Photographic Knitting Club

No.01 08.02
No.02 08.22
No.03 08.23
No.04 08.24
No.05 09.25
No.06 10.22
No.07 11.19
No.08 11.21
No.09 12.01

No.10 04.05
No.11 05.05
No.12 07.11
No.13 08.03

︎Exhibition 09 2021
︎Exhibition 01 2021           

Conversation with Curator 

 ︎ Tutorial 

Photographic Knitting Club” is a series of participatory workshops that introduce participants to the photographic practice of photogrammetry. Developed as a scientific method for obtaining measurements from a series of images to remotely survey land in the nineteenth century, photogrammetry today has many applications, from 3D animation to forensics and state-sponsored surveillance. Photographic Knitting Club reflects on these applications of digital tools, while centering our attention on the domestic space, a site increasingly exposed to corporate surveillance and data extraction.

In the workshops, participants engaged in practices that reframe these imaging and quantification tools as digital crafts and connect data visualization with embodied experience. I led a series of exercises that explore the mechanics of photogrammetry, the material practices of photographic production, and the tactility associated with inhabiting our most familiar spaces. After processing and anonymizing the visual information shared by the participants, I perform handicraft on this data as a way of experimenting with new modes of seeing within 3D software. Inverting the association between photogrammetry and instrumentalist extraction of data, the artifacts fabricated for this piece instead allow us to reimagine and make strange the spaces we inhabit and the intimate objects with which we share them.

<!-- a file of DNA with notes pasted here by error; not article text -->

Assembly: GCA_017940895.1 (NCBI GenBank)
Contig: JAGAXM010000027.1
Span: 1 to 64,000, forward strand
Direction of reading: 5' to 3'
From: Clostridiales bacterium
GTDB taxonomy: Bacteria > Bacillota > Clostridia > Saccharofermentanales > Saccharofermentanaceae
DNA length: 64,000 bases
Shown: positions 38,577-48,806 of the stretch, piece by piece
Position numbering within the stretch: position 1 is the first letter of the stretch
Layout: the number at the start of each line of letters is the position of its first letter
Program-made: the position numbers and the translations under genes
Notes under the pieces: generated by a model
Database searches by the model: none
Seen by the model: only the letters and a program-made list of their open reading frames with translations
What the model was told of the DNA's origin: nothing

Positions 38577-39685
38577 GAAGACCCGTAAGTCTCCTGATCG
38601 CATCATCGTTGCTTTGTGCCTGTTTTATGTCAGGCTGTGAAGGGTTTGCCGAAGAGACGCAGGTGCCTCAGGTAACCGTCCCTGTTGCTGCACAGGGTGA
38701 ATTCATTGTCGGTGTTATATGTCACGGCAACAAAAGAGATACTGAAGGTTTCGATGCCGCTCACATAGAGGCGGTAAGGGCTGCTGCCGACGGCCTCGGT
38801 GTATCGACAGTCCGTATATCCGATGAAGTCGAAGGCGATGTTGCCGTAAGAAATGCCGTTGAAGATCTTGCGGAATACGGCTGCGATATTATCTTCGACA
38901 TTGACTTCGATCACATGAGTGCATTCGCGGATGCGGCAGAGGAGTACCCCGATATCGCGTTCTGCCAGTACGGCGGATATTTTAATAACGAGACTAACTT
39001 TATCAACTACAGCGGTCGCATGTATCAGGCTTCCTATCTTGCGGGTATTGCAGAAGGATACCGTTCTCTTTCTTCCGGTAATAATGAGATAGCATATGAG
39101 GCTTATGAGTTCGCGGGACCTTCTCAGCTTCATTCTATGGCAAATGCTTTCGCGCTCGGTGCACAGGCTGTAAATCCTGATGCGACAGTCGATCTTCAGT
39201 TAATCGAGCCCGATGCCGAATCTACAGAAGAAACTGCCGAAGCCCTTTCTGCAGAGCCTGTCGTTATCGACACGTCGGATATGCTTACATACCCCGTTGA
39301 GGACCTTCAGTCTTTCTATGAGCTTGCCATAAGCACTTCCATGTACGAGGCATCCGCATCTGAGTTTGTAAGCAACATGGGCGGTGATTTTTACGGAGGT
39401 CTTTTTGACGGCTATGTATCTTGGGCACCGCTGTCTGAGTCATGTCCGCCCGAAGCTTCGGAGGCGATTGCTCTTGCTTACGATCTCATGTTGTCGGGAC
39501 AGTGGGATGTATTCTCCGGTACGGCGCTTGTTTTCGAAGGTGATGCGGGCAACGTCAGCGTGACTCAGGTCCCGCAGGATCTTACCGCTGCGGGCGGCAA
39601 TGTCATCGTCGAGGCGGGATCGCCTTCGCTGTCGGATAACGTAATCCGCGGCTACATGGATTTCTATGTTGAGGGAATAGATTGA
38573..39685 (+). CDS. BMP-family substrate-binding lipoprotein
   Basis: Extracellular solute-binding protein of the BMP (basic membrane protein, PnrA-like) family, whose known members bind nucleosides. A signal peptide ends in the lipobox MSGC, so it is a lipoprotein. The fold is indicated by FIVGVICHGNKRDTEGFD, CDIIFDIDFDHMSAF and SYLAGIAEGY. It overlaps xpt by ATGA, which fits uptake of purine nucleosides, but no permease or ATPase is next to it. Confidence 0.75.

Types of Non-Contact 3D Scanning Methods

Post 3D Scan

3. Laser
a. Time-of-flight: (long range, less accurate)
A laser emits light, and the amount of time before the reflected light is seen by a detector is measured.

Known speed of light = Known round-trip distance.

b. Triangulation: (short range, more accurate)

A laser emits light, and a camera is used to look for the location of the laser dot (object).

(1) The known distance between the laser emitter and the camera and (2) The angle of the laser emitter corner. (3) The angle of the camera corner can be determined by looking at the location of the laser dot in the camera's field of view. With information (1)(2)(3), the distance between the laser and object can be calculated.

For example, LiDAR (Light Detection and Ranging) measures how long it takes for the emitted light to return back to the sensor.
Publicly Available LiDAR Data: USGS

Dream Life of Driverless Cars, ScanLAB Projects for The New York Times